The South Florida Water Management District on Tuesday closed on the purchase of nearly 27,000 acres of U.S. Sugar Corp. land in a scaled-down version of the once-massive Everglades restoration project.
Gov. Charlie Crist in 2008 first proposed the purchase of 187,000 acres, which the district agreed to buy for $1.3 billion. But the economic downturn caused the state to twice scale back the purchase while critics, including the New York Times, suggested that the deal was payback for U. S. Sugar’s support for Crist.
Crist and environmentalists maintained that the deal was a historic step forward for the Everglades, allowing the state to buy key parcels of land to restore flow between Lake Okeechobee and the Everglades’ “River of Grass.” Chief Financial Officer Alex Sink has supported the revised deal but her Republican opponent for governor, Rick Scott, spoke out against it in August.
The water management district on Tuesday completed the purchase for the 26,791 acres for $197.3 million. The governor said in a statement Tuesday the deal creates a brighter, more secure future for the Everglades.
“Today’s land purchase creates significant opportunities for Florida’s environment,” Crist said. “With these 26,800 acres, we are one step closer to making our dreams of true restoration for the Everglades a reality.”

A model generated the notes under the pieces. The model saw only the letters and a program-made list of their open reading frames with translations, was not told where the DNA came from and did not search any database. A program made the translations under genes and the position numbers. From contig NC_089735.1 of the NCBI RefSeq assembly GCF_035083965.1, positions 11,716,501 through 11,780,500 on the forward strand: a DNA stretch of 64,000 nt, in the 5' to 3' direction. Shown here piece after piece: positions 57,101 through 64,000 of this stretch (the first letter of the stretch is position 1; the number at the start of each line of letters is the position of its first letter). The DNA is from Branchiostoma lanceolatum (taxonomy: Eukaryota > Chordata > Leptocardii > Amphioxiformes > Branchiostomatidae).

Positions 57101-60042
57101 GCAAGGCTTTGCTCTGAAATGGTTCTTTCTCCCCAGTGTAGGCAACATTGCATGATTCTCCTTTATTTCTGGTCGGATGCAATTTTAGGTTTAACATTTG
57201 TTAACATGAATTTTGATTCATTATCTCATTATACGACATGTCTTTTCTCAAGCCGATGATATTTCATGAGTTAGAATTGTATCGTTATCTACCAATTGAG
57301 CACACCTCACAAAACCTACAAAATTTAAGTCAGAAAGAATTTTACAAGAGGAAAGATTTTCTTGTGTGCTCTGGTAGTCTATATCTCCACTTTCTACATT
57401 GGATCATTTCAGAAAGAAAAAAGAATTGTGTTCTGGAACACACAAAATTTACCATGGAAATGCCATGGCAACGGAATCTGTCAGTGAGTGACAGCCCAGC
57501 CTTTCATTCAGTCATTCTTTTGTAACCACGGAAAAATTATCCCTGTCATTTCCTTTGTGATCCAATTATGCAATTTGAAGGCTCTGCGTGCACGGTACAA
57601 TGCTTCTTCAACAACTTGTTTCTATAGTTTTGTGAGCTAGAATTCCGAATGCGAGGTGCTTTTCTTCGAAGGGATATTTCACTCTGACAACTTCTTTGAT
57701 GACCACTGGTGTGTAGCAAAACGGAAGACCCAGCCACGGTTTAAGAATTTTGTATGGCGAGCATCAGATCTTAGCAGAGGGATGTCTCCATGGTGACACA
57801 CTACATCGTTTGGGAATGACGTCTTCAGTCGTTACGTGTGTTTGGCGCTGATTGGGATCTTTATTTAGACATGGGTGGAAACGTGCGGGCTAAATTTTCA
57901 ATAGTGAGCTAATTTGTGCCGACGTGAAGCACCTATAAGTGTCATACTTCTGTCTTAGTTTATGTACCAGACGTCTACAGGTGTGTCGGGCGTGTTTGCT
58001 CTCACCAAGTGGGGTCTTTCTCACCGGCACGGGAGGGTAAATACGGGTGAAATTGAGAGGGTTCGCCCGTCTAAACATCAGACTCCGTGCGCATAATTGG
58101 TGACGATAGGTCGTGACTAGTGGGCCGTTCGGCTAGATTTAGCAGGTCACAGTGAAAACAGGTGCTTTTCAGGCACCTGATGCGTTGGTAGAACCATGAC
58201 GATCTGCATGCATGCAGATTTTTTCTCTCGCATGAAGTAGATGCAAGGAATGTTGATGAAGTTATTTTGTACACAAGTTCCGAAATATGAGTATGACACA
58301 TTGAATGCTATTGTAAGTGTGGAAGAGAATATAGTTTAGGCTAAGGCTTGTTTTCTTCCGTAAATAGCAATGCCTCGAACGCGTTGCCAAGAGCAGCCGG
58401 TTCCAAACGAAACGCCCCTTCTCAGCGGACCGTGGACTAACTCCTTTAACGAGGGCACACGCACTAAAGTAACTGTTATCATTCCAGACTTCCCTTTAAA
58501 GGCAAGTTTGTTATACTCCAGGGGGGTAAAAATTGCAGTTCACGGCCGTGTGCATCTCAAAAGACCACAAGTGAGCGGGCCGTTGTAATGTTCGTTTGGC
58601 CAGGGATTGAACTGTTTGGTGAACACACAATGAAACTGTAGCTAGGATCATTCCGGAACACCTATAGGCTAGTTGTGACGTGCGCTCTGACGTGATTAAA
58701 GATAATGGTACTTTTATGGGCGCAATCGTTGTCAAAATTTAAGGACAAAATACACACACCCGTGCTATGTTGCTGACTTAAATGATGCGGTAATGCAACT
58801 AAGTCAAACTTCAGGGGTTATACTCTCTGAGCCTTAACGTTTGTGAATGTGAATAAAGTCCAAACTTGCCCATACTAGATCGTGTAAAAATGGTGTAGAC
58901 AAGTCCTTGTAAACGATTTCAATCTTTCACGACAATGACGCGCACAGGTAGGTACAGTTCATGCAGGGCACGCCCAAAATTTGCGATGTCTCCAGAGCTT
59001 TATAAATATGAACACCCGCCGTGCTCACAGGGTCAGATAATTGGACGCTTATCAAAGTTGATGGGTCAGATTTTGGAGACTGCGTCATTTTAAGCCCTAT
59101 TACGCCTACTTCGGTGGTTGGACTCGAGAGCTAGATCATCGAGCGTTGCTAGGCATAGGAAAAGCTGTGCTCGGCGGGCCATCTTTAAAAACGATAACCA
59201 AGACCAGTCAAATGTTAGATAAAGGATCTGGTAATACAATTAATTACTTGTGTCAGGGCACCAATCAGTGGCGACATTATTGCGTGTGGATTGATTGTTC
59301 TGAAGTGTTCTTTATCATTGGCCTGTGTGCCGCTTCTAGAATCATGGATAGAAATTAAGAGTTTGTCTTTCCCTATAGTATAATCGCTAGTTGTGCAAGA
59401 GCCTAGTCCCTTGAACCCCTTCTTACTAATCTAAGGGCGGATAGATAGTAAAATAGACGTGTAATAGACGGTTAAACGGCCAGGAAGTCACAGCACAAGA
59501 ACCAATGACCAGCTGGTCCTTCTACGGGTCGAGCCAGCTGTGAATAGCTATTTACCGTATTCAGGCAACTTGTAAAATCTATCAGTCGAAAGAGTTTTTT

Florida Department of Environmental Protection Secretary Mimi Drew along with representatives of the South Florida Water Management District, the Earthjustice law firm and the Everglades Foundation also heralded the deal.
But U.S. Sugar’s rival, Florida Crystals, said the purchase won’t help the Everglades because the district doesn’t have enough money to complete restoration projects. Florida Crystals executives have been raising money for Scott, who supports sticking with the earlier Comprehensive Everglades Restoration Plan that didn’t include the U.S. Sugar land buy.
“Buying land doesn’t solve anything for the Everglades,” said Gaston Cantens, vice president of corporate relations at Florida Crystals. “They haven’t built a single project.”
(Photo provided by the South Florida Water Management District. Story provided by the Florida Tribune. Story copyrighted by Bruce Ritchie and FloridaEnvironments.com. Do not copy or redistribute without permission, which can be obtained by contacting firstname.lastname@example.org.)